United States v. Pettengill

2010 | Cited 0 times | D. Maine | August 26, 2010

ORDER ON DEFENDANT'S MOTION FOR BAIL PENDING APPEAL

On February 25, 2010, Brandon Pettengill entered a conditional plea of guilty to two counts of possession of a firearm by a prohibited person, violations of 18 U.S.C. §§ 922(g)(9) and 924(a)(2). On August 24, 2010, the Court sentenced Brandon Pettengill to eighteen months incarceration for these violations. J. (Docket # 37). On August 25, 2010, Brandon Pettengill filed an unopposed motion for bail pending appeal pursuant to 18 U.S.C. § 3143(b)(1)(A) and (B).1 Unopposed Mot. for Bail Pending Appeal (Docket # 35). Mr. Pettengill intends to raise on appeal the same issues now pending before the First Circuit Court of Appeals in United States v. Russell Booker, First Cir. No. 09-1810, and United States v. Michael Wyman, First Cir. No. 09-2302.

On October 28, 2010, the Court granted a similar motion in the Wyman case. United States v. Wyman, Docket No. CR-08-154-B-W, Order on Def.'s Mot. for Bail Pending Appeal (Docket # 54). In Wyman, the Court concluded that the appeal was not solely for the purpose of delay and raised substantial questions of law or fact likely to result in reversal, an order for a new trial, a sentence that does not include a term of imprisonment, or a reduced sentence to a term of imprisonment less than the total of the time already served plus the expected duration of the appeal process. 18 U.S.C. § 3143(b)(1)(B)(i)-(iv); United States v. Bayko, 774 F.2d 516, 523 (1st Cir. 1985) (adopting the view that a "substantial question of law or fact" means that the question is "a 'close' question or one that very well could be decided the other way"). The same reasoning applies here.

The sole difference between Wyman and this case is the Court's determination here by clear and convincing evidence that "the person is not likely to flee or pose a danger to the safety of any other person or the community if released."

18 U.S.C. §3143(b)(1)(A). Here, Mr. Pettengill notes that he has been on state court-ordered probation since October 2008 and on federal pretrial supervision since December 2, 2009. Def.'s Mot. at 3. He has violated the conditions of neither probation nor bail. Id. He urges the Court to conclude that he does not represent a risk of flight or a danger to the safety of any other person or the community. Id. In view of Mr. Pettengill's record of compliance and the absence of objection from the Government, the Court agrees and finds that, if released on bail, Mr. Pettengill has demonstrated by clear and convincing evidence that he is not likely to flee or to endanger any other person or the community.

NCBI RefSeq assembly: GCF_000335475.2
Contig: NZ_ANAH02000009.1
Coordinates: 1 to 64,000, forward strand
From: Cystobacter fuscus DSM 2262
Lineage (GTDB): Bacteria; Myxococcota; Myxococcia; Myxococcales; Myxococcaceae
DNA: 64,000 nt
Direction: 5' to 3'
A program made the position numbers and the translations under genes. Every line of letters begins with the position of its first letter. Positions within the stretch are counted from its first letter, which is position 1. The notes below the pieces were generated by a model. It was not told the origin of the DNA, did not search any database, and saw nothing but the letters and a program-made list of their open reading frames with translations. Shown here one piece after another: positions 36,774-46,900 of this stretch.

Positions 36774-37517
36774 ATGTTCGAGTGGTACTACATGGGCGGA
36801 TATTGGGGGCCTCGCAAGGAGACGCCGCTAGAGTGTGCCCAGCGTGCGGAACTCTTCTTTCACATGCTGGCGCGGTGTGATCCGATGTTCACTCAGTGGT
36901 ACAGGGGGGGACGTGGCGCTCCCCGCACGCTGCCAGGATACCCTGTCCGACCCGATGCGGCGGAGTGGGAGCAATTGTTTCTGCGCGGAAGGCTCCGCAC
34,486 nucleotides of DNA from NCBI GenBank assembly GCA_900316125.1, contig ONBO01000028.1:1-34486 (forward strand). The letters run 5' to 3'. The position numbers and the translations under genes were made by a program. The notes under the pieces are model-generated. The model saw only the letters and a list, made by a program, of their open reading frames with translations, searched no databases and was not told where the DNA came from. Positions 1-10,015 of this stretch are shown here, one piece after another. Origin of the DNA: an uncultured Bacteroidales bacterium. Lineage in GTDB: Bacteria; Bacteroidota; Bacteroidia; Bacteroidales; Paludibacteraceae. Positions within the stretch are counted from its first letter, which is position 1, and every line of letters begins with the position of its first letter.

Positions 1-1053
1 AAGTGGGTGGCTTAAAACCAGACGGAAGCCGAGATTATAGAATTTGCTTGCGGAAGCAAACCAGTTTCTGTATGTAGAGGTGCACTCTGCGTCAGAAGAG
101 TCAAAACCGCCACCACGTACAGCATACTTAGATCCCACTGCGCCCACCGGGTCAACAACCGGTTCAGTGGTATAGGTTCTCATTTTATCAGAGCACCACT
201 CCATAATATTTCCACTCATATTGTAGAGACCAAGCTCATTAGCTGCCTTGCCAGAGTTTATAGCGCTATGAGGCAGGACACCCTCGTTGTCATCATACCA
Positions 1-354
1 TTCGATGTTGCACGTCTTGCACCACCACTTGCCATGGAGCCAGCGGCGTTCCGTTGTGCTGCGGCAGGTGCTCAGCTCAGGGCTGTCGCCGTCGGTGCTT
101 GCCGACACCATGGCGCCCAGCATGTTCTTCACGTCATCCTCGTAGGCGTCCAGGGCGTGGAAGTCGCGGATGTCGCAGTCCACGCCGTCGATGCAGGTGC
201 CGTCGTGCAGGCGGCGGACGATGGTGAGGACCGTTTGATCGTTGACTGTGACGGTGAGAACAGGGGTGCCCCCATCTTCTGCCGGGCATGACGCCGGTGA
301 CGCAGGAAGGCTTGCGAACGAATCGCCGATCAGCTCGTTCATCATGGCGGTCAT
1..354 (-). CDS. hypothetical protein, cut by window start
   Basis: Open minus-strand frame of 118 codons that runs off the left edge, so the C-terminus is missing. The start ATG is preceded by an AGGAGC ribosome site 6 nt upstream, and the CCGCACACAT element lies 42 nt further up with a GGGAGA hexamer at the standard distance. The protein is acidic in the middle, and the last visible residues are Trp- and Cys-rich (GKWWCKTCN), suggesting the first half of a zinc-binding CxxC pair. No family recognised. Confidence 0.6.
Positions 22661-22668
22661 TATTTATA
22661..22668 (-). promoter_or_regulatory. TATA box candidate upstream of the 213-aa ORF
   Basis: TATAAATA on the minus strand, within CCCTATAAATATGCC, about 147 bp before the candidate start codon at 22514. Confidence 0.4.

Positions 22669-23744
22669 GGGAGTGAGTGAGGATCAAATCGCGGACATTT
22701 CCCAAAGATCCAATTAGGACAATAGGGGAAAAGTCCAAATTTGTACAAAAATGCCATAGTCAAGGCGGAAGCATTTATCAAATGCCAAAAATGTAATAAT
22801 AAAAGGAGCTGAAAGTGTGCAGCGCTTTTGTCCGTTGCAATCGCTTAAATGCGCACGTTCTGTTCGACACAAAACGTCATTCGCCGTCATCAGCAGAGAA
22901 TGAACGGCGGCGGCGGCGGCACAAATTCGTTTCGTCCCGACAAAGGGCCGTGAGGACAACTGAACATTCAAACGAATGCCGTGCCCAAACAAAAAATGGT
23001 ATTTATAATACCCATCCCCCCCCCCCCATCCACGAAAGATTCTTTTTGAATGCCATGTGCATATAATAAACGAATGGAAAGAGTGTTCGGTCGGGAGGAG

Therefore the Court GRANTS the Defendant's Motion for Bail Pending Appeal (Docket # 35). The Court releases the Defendant pending resolution of his appeal under the same terms and conditions previously imposed.

SO ORDERED.

1. Mr. Pettengill cites 18 U.S.C. § 3143(c) and § 3145(c) for the proposition that the defendant should move for release pending appeal to the district court in the first instance. Unopposed Mot. at 1. Neither citation is correct. Section 3143(c) involves appeals by the Government; section 3145(c) involves release of persons subject to detention under either § 3143(a)(2), which involves release pending sentence, or § 3143(b)(2), which involves detention of persons convicted of mandatory detention offenses. Neither is applicable here. Mr. Pettengill also cites Federal Rule of Appellate Procedure 9(b) for the same proposition. Id. (citing Fed. R. App. P. 9(b)).Appellate Rule 9(b) addresses a circuit court's review of a district court detention decision. This Court's authority to release Mr. Pettengill pending appeal arises from 18 U.S.C. § 3143(b).

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